Shohei Ohtani is joining the Los Angeles Dodgers. MLB’s most talented player and sought-after free agent announced his decision on Instagram on Saturday. Ohtani’s contract is for 10 years and $700 million, according to a statement issued by agent Nez Balelo.
Here’s that statement in whole, courtesy of Baseball America’s JJ Cooper.
Ohtani, the easy No. 1 choice in our free agent rankings, is not only one of the best players in Major League Baseball but also the most popular and marketable baseball star in the world.
Ohtani and his camp have stayed quiet throughout his free agency process. The Dodgers were considered the frontrunners to land him for months, however, and manager Dave Roberts confirmed the sides had a meeting earlier in the week. The Blue Jays and Angels — where Ohtani spent the first six seasons of his MLB career — were also reportedly in the mix to sign him.
An unprecedented two-way talent, Ohtani shined as both a hitter and pitcher for the Angels in recent years. He will not pitch in the 2024 season, however, after undergoing elbow surgery in the fall. His spot at No. 1 in the free agent rankings was a no-brainer. Here’s part of our scouting report:
He’s ranked in the top 10 in both ERA+ and OPS+ since debuting, and along the way has single-handedly shifted the Overton Window on two-way players. It’s fair to wonder how his workload will change in the future — perhaps he someday shifts to a relief role? — but that’s the risk you gladly stomach when you’re blessed with the opportunity to sign the kind of anomaly who invokes references to Leon Day, Bullet Rogan, Martín Dihigo, and Babe Ruth.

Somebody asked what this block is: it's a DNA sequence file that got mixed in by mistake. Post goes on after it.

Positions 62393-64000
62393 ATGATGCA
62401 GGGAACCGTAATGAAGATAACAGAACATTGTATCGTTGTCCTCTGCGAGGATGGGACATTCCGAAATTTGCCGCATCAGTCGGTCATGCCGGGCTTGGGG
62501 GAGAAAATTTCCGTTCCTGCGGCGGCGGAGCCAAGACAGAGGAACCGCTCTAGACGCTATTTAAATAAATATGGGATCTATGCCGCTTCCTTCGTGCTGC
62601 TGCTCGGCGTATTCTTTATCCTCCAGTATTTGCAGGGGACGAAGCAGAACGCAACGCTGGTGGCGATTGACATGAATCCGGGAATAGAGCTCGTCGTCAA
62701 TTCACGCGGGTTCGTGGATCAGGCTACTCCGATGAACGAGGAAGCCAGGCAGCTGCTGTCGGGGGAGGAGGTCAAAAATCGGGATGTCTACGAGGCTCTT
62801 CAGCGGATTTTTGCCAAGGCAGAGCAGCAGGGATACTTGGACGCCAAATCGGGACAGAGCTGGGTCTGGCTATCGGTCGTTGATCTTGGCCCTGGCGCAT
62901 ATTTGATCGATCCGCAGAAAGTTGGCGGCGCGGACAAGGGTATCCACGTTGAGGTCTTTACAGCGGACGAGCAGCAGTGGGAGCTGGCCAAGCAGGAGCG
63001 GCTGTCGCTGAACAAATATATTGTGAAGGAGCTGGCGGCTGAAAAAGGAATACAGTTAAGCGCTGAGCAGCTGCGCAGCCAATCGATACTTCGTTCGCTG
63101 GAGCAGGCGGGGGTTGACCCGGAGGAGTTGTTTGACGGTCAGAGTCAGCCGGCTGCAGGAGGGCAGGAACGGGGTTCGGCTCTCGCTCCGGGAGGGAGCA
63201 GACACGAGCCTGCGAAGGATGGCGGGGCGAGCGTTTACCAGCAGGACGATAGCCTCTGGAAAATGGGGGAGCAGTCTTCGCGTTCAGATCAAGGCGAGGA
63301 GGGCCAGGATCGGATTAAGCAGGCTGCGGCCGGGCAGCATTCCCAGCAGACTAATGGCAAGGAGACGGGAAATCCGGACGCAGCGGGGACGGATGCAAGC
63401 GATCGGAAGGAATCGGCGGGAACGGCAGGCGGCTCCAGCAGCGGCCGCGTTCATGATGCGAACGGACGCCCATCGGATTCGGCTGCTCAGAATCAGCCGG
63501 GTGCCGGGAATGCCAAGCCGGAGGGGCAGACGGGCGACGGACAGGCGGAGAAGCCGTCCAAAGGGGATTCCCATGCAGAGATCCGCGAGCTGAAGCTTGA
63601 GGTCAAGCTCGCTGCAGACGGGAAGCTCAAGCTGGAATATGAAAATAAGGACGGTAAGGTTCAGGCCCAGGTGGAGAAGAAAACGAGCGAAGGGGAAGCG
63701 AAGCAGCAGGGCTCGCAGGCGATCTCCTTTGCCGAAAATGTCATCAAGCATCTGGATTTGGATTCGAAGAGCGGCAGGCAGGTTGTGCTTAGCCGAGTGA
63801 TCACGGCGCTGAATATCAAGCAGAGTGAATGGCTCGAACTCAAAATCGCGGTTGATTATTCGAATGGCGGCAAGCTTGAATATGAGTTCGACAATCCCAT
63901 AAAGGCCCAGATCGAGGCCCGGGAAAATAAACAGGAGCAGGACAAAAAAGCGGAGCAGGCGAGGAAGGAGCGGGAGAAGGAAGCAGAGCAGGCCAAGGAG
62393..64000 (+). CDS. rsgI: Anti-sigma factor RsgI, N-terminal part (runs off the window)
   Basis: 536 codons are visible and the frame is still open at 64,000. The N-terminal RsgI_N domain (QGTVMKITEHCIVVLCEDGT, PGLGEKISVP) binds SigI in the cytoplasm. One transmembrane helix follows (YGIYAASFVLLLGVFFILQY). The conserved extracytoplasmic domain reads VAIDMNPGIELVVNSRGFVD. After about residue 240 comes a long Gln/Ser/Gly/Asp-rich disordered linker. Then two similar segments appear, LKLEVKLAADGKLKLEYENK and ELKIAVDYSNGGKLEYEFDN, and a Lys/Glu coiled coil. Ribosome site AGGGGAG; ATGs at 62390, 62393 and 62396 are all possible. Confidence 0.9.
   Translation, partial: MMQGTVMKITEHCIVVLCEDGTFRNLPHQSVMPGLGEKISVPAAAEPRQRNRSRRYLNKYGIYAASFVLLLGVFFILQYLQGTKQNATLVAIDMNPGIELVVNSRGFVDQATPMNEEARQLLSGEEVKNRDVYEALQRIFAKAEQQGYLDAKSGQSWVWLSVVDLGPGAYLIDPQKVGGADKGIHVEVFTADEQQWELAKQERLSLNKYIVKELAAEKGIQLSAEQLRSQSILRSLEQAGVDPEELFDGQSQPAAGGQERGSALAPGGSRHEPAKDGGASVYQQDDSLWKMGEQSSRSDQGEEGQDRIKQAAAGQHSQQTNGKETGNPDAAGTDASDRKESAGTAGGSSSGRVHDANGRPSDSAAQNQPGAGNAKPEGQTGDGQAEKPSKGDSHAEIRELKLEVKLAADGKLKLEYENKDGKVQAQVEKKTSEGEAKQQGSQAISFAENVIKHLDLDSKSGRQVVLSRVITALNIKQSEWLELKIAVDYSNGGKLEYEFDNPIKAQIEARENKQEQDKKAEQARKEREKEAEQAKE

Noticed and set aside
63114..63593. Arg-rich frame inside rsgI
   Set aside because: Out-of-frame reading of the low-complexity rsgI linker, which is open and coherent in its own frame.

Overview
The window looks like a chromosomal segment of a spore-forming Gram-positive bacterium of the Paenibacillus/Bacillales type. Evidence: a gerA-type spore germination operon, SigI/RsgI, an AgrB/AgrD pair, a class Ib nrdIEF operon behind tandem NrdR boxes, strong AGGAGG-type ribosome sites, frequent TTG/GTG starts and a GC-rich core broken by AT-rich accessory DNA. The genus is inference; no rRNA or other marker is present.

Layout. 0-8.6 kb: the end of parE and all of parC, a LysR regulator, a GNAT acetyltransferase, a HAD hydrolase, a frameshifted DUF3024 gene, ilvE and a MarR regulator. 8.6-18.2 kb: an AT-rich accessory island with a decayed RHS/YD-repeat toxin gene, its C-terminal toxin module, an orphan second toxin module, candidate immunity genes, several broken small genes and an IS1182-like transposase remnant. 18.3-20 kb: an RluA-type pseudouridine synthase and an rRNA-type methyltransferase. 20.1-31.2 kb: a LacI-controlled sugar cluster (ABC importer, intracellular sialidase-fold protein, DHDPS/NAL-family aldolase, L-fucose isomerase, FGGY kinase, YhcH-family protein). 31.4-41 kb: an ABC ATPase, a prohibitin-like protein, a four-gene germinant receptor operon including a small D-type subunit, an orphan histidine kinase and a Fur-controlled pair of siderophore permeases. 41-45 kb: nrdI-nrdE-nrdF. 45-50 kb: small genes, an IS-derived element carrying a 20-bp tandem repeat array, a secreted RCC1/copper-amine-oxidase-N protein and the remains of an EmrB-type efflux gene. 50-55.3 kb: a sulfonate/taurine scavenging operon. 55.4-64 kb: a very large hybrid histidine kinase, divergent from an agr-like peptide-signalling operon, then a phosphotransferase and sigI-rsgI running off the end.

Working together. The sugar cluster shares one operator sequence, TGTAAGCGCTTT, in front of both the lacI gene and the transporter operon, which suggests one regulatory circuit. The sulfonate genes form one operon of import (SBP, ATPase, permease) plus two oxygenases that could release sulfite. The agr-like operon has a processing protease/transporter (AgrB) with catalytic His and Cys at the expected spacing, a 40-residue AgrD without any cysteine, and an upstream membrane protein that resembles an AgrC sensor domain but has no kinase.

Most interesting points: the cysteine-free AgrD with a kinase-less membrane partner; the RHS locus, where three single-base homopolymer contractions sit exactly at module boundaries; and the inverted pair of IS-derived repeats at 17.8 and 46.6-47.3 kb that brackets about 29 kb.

Normally a frontline perfomer on the mound and at the plate, Ohtani will be limited to DH duty in 2024. While a full return to pitching won’t happen until 2025, he’ll be a middle-of-the-order force with the bat right from the jump. As a hitter over the last three seasons, Ohtani has slashed .277/.379/.585 (161 OPS+) while averaging 41 home runs, 86 walks, and more than 300 total bases per campaign. It’s all backed up by best-in-class indicators of batted-ball quality. All of that plus the fact that Ohtani is still on the right side of age 30 bode very well for the near- to mid-term future when it comes to his ability to remain one of the best pure hitters baseball.
As for his eventual return to the mound, the Japan native figures to get back to flashing elite velocity and swing-and-miss stuff. Across 481 2/3 career innings on an MLB mound, he’s logged 608 strikeouts and put up an ERA+ of 142. While the durability is of course not what you want from a true ace, Ohtani pitches like an ace when healthy.
This story was originally posted by CBS Sports on Dec. 9, 2023.